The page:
The IBM 5100 was considered at the time to be the world’s first portable computer. Weighing in at 50 lbs, the machine would have most likely cut off the circulation to your legs after an hour so of use, but this machine was the father of the modern day laptop.
Let’s look at some specs, shall we?
The monitor (if you can call it that!) was only 5.5 inches, about the size of a small tablet of today. The kicker is that it could only handle 16 lines of text! No hard drive on this baby either. It used a 1/4 inch magnetic “tape” to store its data.
If you are old enough to remember the old IBM typewriters that adorned every office in America, you will know the size of the portable computer. It was debuted to the public in September of 1975 at a cost of….wait for it….$8995! Now every engineer and statistician in America could bring their computer along with them on the road. No need for a large room to store a mainframe!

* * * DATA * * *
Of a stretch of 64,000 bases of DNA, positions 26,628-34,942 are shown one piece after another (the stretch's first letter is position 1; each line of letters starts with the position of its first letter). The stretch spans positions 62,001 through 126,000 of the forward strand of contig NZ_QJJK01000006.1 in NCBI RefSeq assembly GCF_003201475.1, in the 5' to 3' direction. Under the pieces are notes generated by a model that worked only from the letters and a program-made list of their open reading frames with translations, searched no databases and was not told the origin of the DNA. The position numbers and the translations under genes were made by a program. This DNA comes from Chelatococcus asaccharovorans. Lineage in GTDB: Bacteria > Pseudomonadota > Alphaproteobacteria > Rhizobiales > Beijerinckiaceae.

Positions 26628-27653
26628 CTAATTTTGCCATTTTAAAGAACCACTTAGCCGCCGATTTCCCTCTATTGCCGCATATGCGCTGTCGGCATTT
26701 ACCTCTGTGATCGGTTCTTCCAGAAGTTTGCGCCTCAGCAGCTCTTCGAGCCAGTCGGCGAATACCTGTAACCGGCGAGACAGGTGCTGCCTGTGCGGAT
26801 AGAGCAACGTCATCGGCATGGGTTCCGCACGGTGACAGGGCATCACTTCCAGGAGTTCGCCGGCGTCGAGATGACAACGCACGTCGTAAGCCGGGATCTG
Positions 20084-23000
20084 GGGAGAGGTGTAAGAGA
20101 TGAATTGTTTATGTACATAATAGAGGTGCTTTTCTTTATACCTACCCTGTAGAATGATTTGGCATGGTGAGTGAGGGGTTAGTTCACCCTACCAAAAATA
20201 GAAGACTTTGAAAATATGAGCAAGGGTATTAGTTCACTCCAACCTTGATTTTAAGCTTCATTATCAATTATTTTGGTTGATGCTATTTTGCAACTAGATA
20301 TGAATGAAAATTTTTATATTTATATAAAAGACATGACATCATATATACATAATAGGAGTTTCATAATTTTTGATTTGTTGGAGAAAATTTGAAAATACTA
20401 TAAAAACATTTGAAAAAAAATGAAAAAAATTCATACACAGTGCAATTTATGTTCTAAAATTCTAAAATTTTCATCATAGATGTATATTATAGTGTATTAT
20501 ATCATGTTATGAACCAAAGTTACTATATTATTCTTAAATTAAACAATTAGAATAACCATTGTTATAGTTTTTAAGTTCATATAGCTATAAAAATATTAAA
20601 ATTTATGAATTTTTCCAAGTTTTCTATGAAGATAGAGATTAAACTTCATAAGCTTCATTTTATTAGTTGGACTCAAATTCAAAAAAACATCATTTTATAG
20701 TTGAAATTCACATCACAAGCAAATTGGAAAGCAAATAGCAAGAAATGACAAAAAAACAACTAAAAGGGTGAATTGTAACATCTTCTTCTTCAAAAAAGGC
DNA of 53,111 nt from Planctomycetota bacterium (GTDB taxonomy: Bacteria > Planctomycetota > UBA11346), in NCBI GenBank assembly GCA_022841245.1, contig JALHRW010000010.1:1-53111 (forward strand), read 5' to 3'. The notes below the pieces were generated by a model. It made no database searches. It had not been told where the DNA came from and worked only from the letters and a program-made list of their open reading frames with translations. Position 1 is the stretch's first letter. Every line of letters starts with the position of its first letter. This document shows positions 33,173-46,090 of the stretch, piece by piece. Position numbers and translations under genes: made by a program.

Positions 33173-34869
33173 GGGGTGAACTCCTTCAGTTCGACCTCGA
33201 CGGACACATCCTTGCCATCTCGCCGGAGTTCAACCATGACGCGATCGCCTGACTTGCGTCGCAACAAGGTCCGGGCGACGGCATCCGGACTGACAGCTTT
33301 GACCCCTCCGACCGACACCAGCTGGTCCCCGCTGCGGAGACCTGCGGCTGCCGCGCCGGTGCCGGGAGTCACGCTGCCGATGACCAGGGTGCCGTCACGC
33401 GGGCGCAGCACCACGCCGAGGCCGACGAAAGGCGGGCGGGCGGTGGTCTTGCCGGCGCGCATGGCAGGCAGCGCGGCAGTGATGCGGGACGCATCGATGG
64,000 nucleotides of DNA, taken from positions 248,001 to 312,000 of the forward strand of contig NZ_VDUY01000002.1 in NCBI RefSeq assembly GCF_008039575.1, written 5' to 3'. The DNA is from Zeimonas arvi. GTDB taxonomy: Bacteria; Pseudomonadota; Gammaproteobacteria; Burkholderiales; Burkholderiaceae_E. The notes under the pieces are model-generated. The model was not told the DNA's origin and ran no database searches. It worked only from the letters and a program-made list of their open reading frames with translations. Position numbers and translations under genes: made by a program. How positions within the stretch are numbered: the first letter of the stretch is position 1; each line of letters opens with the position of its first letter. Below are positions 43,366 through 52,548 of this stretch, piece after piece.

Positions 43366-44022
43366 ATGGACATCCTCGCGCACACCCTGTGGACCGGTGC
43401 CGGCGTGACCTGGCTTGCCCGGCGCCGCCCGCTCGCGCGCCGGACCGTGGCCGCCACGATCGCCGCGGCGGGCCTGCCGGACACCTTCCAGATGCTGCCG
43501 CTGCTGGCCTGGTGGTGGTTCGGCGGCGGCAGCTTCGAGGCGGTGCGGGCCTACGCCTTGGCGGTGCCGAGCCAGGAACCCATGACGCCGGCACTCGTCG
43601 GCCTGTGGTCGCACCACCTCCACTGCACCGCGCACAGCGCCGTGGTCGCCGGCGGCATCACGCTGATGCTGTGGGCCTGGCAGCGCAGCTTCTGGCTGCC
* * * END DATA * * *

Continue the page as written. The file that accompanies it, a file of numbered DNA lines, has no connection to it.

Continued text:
This beauty came in 12 different models, starting at 16k (yes, K!) and working its way up to 64K of main storage capacity. All the bells and whistles in the super duper 5100 would set you back almost $20 Grand! ($19,975 to be exact). The 5100 was available with either APL or BASIC — or both — programming languages.
If you think a 50-pound laptop is bad, consider that not more than a decade earlier, an IBM computer with similar capabilities would have filled a small bedroom and weighed about 1000 lbs! So next time you complain about lugging that laptop around, or having to shell out $1000 for your next machine, consider just how far we have come!